Maṇḍana Miśra

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Maṇḍana Miśra (c. 8th century CE) was a Hindu philosopher, who wrote on the Mīmāmsā and Advaita systems of thought, and was a student and follower of Ādi Śankara. Maṇḍana Miśra, also known as Suresvaracharya, was a follower of the Karma Mimamsa school of philosophy and a staunch defender of the holistic sphota doctrine of language. Later, he became a disciple of Adi Sankara.

Maṇḍana Miśra lived in the ancient Indian town of Mithila (Mahishi) during the time of Adi Sankara. He is known to be a student of a mimansa scholar Kumarila Bhatta. Being a follower of the Karma Mimamsa school, he was a ritualist and performed all of the ritualistic duties prescribed by the Vedas. In certain Hindu traditions, Maṇḍana Miśra is considered to be an incarnation of Brahma.


Maṇḍana Miśra is best known as the author of the Brahmasiddhi. He has often been identified with Sureśvara, a strong tradition in Hinduism being that he started life as a Mīmāmsaka, but changed his name and became a sannyāsin and an Advaitin after being defeated in debate by Śhankara. This is controversial, however, as it is said that the two men's works are too different for them to have been the same person. According to Kuppuswami Sastri, it is not likely that Maṇḍana Miśra, the author of Brahmasiddhi, is identical with Sureśvara, but the tradition is correct in describing Maṇḍana Miśra and Śankara as contemporaries. His critical edition of the Brahmasiddhi also points out that the name Maṇḍana Miśra is both a title and a first name, which is a possible cause for a confusion of personalities. Maṇḍana Miśra's brand of Advaita differs in certain critical details from that of Śhankara, whereas Sureśvara's thought is very faithful to that of Śhankara.

Meeting with Adi Shankara[edit]

A legend describes how Maṇḍana Miśra is said to have first met Adi Shankara. It was customary in the time of Shankara and Maṇḍana for learned people to debate the relative merits and demerits of the different systems of Hindu philosophy. Shankara, an exponent of Advaita philosophy sought out Kumarila Bhatta, who was the leading exponent of the Purva Mimansa Philosophy. However, at that time, Kumarila Bhatta was slowly immolating himself as a penance for his sins. After reading some of Shankara's work and realising the depth of his knowledge, he directed Sankara to his greatest disciple, Maṇḍana Miśra, who was leading a householder's life (Grihastha), to debate the merits of their respective schools of thought. While trying to find the house of Maṇḍana, Sankara asked for directions and was told the following:

"You will find a home at whose gates there are a number of caged parrots discussing abstract topics like — 'Do the Vedas have self-validity or do they depend on some external authority for their validity? Are karmas capable of yielding their fruits directly, or do they require the intervention of God to do so? Is the world eternal, or is it a mere appearance?' Where you find the caged parrots discussing such abstruse philosophical problems, you will know that you have reached Maṇḍana's place."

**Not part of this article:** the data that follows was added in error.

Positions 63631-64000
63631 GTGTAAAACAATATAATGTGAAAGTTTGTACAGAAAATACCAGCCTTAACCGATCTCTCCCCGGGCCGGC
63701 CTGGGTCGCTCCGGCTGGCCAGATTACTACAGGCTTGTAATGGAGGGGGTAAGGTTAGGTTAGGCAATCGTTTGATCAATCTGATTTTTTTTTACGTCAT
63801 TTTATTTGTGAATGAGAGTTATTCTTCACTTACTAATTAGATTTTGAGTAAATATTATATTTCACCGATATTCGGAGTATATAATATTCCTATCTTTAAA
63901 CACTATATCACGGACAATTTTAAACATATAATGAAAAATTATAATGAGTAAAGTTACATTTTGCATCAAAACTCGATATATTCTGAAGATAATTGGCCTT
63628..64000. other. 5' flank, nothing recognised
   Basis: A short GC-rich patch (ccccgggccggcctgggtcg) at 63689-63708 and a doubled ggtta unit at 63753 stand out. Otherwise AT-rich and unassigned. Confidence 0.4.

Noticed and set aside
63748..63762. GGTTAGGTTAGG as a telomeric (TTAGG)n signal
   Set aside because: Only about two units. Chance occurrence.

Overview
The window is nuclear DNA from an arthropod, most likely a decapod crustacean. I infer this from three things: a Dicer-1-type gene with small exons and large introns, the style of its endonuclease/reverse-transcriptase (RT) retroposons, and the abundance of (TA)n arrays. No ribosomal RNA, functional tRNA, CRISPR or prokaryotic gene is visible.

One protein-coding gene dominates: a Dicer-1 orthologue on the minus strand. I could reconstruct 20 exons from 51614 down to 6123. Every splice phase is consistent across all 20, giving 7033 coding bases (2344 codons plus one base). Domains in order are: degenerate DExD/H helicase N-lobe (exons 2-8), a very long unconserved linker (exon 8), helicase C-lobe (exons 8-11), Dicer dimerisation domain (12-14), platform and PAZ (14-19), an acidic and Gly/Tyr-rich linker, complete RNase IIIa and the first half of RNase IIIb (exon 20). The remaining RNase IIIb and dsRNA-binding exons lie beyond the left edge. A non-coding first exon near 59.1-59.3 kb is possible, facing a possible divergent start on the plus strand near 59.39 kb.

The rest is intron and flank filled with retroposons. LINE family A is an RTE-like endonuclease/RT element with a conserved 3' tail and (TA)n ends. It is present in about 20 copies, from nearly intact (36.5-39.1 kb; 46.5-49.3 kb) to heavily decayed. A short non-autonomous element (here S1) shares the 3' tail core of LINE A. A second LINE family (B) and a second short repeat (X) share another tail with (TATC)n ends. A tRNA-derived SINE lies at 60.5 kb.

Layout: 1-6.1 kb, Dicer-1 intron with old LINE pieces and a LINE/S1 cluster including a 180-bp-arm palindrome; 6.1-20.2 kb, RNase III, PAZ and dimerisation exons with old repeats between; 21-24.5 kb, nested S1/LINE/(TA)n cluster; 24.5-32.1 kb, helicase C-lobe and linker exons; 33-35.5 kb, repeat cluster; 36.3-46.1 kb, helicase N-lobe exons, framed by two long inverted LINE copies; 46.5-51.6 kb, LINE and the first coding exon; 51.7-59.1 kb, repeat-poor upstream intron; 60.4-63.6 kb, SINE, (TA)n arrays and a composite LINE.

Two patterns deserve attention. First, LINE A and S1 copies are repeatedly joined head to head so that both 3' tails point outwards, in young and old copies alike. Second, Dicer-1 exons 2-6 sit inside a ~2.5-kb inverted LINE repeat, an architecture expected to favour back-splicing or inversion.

Shankara found Maṇḍana, but the first meeting between them was not pleasant. According to Vedic ritualistic rules it is inauspicious to see an ascetic on certain days and Maṇḍana was angered to see Shankara, an ascetic, on the death anniversary of his father. Maṇḍana initially hurled insults at Shankara, who calmly replied to every insult with wordplay. The people in Maṇḍana's house soon realised Sankara's brilliance and advise Maṇḍana to offer his respect. Finally, after a verbal duel, Maṇḍana agreed to debate with Shankara.

Debate on the Vedas[edit]

Maṇḍana and Sankara agreed that Maṇḍana's wife Ubhaya Bharathi, who is considered to be an incarnation of the goddess Saraswati in the folklore of Mithila, would be the arbiter for the debate, and that the vanquished would become a disciple of the victor and accept his school of thought. The debate spanned many days and ranged across many different subjects within the Vedas, and the arguments of both competitors were compelling and forceful. Sankara finally emerged victorious. But Maṇḍana's wife, who was the judge, would not accept an ascetic as having complete knowledge since he did not have any knowledge about kama sastras (rules about marital life). Sankara was then given a month to research certain aspects of sex-love sciences and then resume the debate. According to legend, he entered into the body of a king who had just died to learn these sciences. Later, after obtaining the necessary knowledge, the debate resumed. After a long debate, Maṇḍana accepted defeat.It is also a legend that the place of debate between Shankaracharya and Mandanmishra, was the town Mandleshwar near Maheshwar. The ancient temple Chhapan Deo of this town is considered to be this place.

Maṇḍana becomes Sankara's disciple[edit]

As agreed, Maṇḍana becomes a disciple of Sankara and assumed the name Suresvaracharya. Along with Hastamalaka, Padmapāda, and Totakacharya, he was one of the four main disciples of Sankara and was the first head of Sringeri Mutt, one of the four mathas that Shankara later established.

Sources and further reading[edit]

Primary texts[edit]

  • Bŗhadāraņyakopanişadbhāşyavārttika (commentary on Śankāra's works on the Bŗhadāraņyaka Upanişad)
  • Naişkarmyasiddhi (non-commentary)
  • Sambhandhavārttika (commentary on Śankāra's introduction to the Bŗhadāraņyaka Upanişad)
  • Taittirīyavārttika (commentary on Śankāra's work on the Taittirīya Upanişad)
  • Manasollasa (commentary on Dakshinamurty Stotram of Śankāra)
  • Panchikarana Vartikam (commentary on Śankāra's Panchikaranam)


Mimansanukramanika, Chowkambha Sanskrit Series, Varanasi

External links[edit]

See also[edit]

Preceded by
Jagadguru of Sringeri Sharada Peetham
Succeeded by

Source: Sankaradigvijaya, by Madhava